El Salvador’s Bukele to Seek Reelection in 2024 Despite Second-Term Prohibition

The country’s Constitution prohibits a second term, but the current president could stand in 2024 by taking advantage of a loophole in the law and resigning six months before the elections

Photo: El Salvador's Presidency
September 16, 2022 | 11:20 AM

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San Salvador — El Salvador’s President Nayib Bukele has announced that he will seek reelection in February 2024, in a decision that defies the country’s Constitution, which prohibits two consecutive terms.

Bukele made the announcement in a televised speech on the occasion of Independence Day on Thursday night.

“I have decided to run as a candidate for the presidency so that we can continue this path we have started, the path that for the first time in our history has proven to be the right one,” Bukele said.

The president said that the emergency regime that has been in place since March 27 to combat gangs is bringing results and enjoys popular acceptance, although El Salvador has been criticized internationally for human rights violations.

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“We already tried a path for 200 years and the results could not have been worse, for many who lost their families it was the worst hell. The only path El Salvador has is this one, it is not a campaign promise, we have already tried it, it is working for us, and we are not going to abandon it,” Bukele said in Thursday’s televised address.

Article 152 of the Salvadoran Constitution prohibits presidents from standing as election candidates having served as president in the prior period for more than six months.

“The presidential period shall be of five years and shall begin and end on the first day of June, without the person who has exercised the presidency being able to continue in office for even one day longer,” article 154 states.


Moreover, article 75 punishes “those who subscribe acts, proclamations or adhesions to promote or support the reelection or the continuation of the President of the Republic, or employ direct means aimed at that end”, with a punishment of loss of citizenship rights.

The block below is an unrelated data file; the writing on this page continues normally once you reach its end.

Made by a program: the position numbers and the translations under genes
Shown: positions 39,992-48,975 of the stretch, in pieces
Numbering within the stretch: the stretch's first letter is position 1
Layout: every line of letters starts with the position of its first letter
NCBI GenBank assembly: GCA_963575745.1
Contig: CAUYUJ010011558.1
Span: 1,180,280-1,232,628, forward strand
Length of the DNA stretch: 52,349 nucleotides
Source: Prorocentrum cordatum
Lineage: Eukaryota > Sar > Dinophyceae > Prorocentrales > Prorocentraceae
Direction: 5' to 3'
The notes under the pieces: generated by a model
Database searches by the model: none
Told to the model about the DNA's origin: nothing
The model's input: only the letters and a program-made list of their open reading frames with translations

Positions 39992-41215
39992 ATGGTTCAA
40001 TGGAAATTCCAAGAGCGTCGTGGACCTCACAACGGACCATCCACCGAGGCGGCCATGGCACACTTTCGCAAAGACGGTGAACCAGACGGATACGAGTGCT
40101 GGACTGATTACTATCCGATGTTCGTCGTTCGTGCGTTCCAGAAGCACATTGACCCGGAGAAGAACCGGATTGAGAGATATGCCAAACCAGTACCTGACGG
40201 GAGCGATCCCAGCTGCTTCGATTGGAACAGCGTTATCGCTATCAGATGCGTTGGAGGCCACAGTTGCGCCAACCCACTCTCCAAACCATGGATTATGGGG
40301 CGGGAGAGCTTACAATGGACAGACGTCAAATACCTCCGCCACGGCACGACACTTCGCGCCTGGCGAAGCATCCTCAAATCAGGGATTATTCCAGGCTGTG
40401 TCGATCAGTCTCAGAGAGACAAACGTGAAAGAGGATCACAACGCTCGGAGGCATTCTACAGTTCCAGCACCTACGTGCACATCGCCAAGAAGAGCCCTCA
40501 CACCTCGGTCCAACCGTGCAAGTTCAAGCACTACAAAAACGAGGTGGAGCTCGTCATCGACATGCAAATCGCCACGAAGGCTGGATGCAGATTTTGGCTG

Speaking of the laws, Bukele said that, out of 39 developed countries thus categorized by the International Monetary Fund, all allow presidential reelection with the exception of South Korea, while some maintain hereditary monarchies.

“Surely more than one developed country will not agree with this decision, but they are not the ones who will decide, but the Salvadoran people,” Bukele said.

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A loophole in the rules

However, despite the constitutional prohibition of standing for a second term, the country’s constitutional court has left the door open to reelection following a resolution in September last year ruling that an incumbent president can opt to resign six months before the elections and then stand for election.


The Supreme Electoral Tribunal stated at the time that it will register the President of the Republic if he wishes to run, in compliance with the court’s resolution, as such rulings are “unappealable and of mandatory compliance”.

The US embassy in El Salvador pointed out in September 2021 that the ruling of the

Constitutional Court undermines Salvadoran democracy for two reasons: first, because it contravenes the Constitution; and second, because the Bukele administration has taken over the judiciary by appointing “its own judges”.


“This deterioration of democratic governance damages the relationship that the United States strives to maintain with the government of El Salvador, and further erodes the international image of El Salvador as a democratic and reliable partner in the region,” the US embassy stated.

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According to the embassy’s analysis, the Legislative Assembly unconstitutionally modified the judiciary laws and ordered the retirement of magistrates over 60 years of age or with more than 30 years of service, with the argument of eradicating corruption.

“Age or time of service have no direct relation with corruption,” the US embassy in El Salvador stated.

As a result, the vacancies were filled by “substitutes loyal to the president,” the embassy said.


Following the ruling allowing reelection, the US State Department added the five newly appointed magistrates to the so-called Engel List, a list of individuals who have knowingly engaged in acts that threaten democratic processes or institutions, engaged in significant corruption, or obstructed investigations of such acts of corruption in Guatemala, Honduras, and El Salvador.

The judges are Óscar Alberto López Jerez, Elsy Dueñas Lovos, José Ángel Pérez Chacón, Luis Javier Suárez Magaña and Héctor Nahún Martínez.

Also on Thursday, the day Bukele made public his plan to run for reelection, Fitch Ratings downgraded El Salvador’s credit rating, from CCC to CC.

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